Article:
About this Research Topic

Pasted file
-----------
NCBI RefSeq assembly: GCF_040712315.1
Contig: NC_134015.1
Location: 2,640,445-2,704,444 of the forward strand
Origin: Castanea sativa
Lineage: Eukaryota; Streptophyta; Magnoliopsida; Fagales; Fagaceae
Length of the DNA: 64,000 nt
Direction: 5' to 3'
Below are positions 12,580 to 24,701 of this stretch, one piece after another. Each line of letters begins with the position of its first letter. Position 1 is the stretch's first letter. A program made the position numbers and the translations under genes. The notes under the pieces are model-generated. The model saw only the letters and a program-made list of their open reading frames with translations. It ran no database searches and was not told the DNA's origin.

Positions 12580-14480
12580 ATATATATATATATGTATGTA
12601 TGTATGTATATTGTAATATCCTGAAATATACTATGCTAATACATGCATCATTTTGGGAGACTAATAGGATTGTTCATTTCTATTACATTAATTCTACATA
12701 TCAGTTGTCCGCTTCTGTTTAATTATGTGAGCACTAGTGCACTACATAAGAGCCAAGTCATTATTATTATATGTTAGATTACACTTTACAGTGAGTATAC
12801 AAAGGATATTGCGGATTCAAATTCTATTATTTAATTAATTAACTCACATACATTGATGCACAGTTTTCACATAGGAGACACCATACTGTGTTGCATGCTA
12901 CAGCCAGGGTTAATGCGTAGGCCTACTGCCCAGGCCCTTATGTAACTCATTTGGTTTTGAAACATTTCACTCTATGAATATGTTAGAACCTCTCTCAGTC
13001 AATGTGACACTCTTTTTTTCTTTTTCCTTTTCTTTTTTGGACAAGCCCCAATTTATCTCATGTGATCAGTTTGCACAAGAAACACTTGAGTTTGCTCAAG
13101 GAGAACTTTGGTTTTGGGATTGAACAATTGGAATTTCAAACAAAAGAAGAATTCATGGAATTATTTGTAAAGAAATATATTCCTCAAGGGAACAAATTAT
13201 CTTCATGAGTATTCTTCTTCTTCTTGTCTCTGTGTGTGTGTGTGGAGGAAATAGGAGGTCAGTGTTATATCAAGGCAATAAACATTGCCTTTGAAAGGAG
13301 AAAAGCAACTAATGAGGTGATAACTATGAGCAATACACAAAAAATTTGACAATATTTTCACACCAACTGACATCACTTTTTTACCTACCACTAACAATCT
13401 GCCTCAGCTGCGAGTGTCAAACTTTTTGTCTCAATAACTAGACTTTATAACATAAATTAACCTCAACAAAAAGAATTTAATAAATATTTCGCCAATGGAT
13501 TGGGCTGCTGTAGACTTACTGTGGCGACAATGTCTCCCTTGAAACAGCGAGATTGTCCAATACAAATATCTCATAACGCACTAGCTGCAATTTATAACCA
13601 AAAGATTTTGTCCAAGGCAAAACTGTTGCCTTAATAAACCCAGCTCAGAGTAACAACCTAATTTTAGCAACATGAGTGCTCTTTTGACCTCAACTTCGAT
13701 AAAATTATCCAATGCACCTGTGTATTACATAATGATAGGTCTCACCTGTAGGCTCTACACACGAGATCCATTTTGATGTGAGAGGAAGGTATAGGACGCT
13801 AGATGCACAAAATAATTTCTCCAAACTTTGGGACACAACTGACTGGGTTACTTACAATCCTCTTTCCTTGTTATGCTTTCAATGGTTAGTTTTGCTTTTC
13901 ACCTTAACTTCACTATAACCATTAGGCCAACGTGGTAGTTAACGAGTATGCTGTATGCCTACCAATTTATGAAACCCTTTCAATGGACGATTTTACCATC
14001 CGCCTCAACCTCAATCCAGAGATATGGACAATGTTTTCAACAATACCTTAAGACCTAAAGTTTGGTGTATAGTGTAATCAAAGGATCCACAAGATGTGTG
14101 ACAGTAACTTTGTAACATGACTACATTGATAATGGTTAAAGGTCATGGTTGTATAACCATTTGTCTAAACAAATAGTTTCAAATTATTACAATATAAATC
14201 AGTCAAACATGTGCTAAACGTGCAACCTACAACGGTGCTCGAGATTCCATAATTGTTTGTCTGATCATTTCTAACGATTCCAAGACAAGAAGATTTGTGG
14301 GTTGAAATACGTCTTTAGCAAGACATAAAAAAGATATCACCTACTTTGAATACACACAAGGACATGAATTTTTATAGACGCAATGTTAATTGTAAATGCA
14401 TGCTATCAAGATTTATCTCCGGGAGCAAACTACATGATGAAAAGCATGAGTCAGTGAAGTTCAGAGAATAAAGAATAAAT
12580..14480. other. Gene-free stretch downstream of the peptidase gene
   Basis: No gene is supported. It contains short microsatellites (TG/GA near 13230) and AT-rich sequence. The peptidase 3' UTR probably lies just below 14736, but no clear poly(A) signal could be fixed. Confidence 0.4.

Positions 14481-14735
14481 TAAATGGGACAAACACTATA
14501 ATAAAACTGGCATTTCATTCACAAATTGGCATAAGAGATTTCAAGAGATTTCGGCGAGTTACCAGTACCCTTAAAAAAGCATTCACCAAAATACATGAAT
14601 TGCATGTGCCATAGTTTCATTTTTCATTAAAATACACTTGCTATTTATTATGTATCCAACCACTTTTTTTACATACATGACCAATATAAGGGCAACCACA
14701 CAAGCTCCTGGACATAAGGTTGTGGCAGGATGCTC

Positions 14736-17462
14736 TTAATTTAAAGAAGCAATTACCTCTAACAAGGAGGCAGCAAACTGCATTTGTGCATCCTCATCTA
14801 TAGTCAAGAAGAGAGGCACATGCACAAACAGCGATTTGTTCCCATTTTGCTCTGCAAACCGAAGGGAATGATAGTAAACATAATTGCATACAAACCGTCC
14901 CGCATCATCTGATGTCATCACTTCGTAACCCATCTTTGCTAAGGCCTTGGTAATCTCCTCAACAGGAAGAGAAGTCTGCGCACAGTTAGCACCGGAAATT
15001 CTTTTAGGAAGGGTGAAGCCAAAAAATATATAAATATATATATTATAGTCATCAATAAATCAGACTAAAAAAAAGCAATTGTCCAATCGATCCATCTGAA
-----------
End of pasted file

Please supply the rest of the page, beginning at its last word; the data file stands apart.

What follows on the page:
Chemokines comprise several subfamilies of small proteins with conserved cysteine residues and common structural features. Chemokines elicit effects on cell proliferation, survival and migration. On bone, both CXC and CC subfamily chemokines promote formation developmentally and in response to hormonal and mechanical stimuli. CXC and CC chemokines are also implicated in osteoclastogenesis and bone resorption, with promotion of the migration of mononuclear osteoclast precursor cells having an important role. Chemokines contribute to arthritis-mediated bone loss through promoting inflammation and osteoclastogenesis and attenuating cartilage repair. The success of bone implants is influenced by the effects of chemokines to promote bone formation and the inflammatory reactions to wear particles. Chemokines have a major role in cancers affecting bone, both primary tumors of bone as well as tumors metastasizing to bone. Interactions between tumor cells and the bone microenvironment are facilitated by chemokines through effects on angiogenesis, tumor growth and invasion. Therapeutic agents currently in development for the treatment of diseases affecting other tissues could be useful potentially for the treatment of disorders affecting bone.
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